How Various Impaired Driving Charges Are Defined In Alberta

In Alberta, impaired driving is defined just as it is everywhere else in the country, because criminal law is standard across Canada.

There are basically 4 categories of alcohol-related driving offenses under the Criminal Code. There is operating the motor vehicle while your ability to do so is impaired by alcohol. Then there is operating a motor vehicle while your blood alcohol level is in excess of the level allowed by law. The level is 80 mg of alcohol per 100 ml of blood. This is sometimes known as “.08”. Then there is having the care or control of the motor vehicle while your ability is impaired or while your blood alcohol level is in excess of that allowed by law.

Then there is the category of refusals. Under certain circumstances, the police have the right to demand that a person supply a breath sample into either an approved screening device or a roadside test. In other circumstances, the police can demand a breath sample into an evidentiary device like a Breathalyzer or an Intoxilyzer and refusing to do that – being faced with a lawful demand and refusing – carries the same penalty as impaired driving. So when a person has been stopped or is being investigated by the police in relation to an alcohol-based driving offense, generally, the best policy is to comply with the directions of the police because if you refuse to provide a breath sample and if the police have the proper grounds to demand it, you have lost an opportunity to potentially be found innocent. If your blood alcohol level was below where it should be and moreover, you have also committed an offense of refusing to comply with a lawful demand, then that offense carries the same penalty as impaired driving. So you are certainly no better off by having refused.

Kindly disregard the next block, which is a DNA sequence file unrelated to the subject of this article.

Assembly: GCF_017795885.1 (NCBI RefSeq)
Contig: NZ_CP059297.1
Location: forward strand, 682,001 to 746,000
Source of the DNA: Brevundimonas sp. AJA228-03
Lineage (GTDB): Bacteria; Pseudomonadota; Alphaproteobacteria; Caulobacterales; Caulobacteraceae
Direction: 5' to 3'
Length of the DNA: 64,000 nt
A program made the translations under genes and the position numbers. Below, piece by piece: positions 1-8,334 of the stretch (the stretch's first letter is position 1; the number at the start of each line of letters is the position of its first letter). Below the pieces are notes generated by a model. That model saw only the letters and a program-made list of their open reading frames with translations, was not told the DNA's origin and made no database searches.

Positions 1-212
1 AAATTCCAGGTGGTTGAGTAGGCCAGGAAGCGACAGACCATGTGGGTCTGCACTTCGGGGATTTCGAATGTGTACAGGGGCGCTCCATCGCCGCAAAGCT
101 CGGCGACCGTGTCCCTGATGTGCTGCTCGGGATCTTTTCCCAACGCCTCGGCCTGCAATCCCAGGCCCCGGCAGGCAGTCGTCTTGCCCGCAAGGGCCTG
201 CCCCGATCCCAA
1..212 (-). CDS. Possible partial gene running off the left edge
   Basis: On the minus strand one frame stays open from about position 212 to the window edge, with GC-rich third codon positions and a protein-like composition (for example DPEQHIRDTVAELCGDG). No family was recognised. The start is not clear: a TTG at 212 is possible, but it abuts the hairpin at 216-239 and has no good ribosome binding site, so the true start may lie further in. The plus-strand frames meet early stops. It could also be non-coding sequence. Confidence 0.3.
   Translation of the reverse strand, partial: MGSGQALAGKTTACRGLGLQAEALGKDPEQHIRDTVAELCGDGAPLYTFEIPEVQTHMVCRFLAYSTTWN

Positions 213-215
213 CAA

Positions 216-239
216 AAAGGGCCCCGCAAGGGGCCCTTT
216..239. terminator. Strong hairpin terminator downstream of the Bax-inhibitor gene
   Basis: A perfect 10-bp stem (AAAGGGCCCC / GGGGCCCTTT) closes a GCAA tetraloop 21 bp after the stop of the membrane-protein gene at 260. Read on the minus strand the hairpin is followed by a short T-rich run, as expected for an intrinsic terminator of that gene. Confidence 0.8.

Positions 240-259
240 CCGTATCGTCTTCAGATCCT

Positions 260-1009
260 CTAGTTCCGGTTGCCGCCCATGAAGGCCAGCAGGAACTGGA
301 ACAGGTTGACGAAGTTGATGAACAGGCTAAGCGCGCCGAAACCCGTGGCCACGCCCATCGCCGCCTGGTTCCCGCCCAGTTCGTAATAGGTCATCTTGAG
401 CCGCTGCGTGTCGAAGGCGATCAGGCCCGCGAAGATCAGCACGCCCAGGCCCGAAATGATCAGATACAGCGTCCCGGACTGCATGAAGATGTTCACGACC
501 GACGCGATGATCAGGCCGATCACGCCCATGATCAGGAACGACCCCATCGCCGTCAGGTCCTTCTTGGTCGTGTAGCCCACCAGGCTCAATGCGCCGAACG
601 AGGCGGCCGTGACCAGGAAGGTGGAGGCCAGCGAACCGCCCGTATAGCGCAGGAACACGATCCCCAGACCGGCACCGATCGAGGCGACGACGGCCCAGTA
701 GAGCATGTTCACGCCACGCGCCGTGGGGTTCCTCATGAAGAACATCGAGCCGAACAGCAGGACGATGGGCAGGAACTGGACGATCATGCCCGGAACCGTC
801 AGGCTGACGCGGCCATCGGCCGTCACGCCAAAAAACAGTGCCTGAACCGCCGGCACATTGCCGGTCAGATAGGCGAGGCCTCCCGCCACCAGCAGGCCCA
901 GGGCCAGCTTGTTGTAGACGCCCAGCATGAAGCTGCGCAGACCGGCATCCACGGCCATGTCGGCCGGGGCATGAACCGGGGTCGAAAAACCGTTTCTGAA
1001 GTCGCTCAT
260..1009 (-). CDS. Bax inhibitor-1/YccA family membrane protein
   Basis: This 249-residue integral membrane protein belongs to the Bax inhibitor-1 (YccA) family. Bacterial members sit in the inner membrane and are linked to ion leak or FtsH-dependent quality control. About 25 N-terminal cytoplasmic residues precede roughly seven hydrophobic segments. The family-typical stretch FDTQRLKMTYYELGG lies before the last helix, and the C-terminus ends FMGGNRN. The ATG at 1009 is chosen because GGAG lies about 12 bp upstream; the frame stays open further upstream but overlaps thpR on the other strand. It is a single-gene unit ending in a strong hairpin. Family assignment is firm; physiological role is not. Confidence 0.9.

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If you, or someone you care about, is dealing with criminal law issues in the Edmonton, Alberta Region, contact Moreau & Company for a consultation.

This information is taken from an interview from December 6, 2007 with Paul Moreau LL.B., Criminal Lawyer with Moreau & Company,Edmonton Criminal Lawyers. The article is provided as an information service only and should not be used as legal advice. Laws vary by jurisdiction so please consult with an appropriate legal professional if you are looking for help with a specific situation.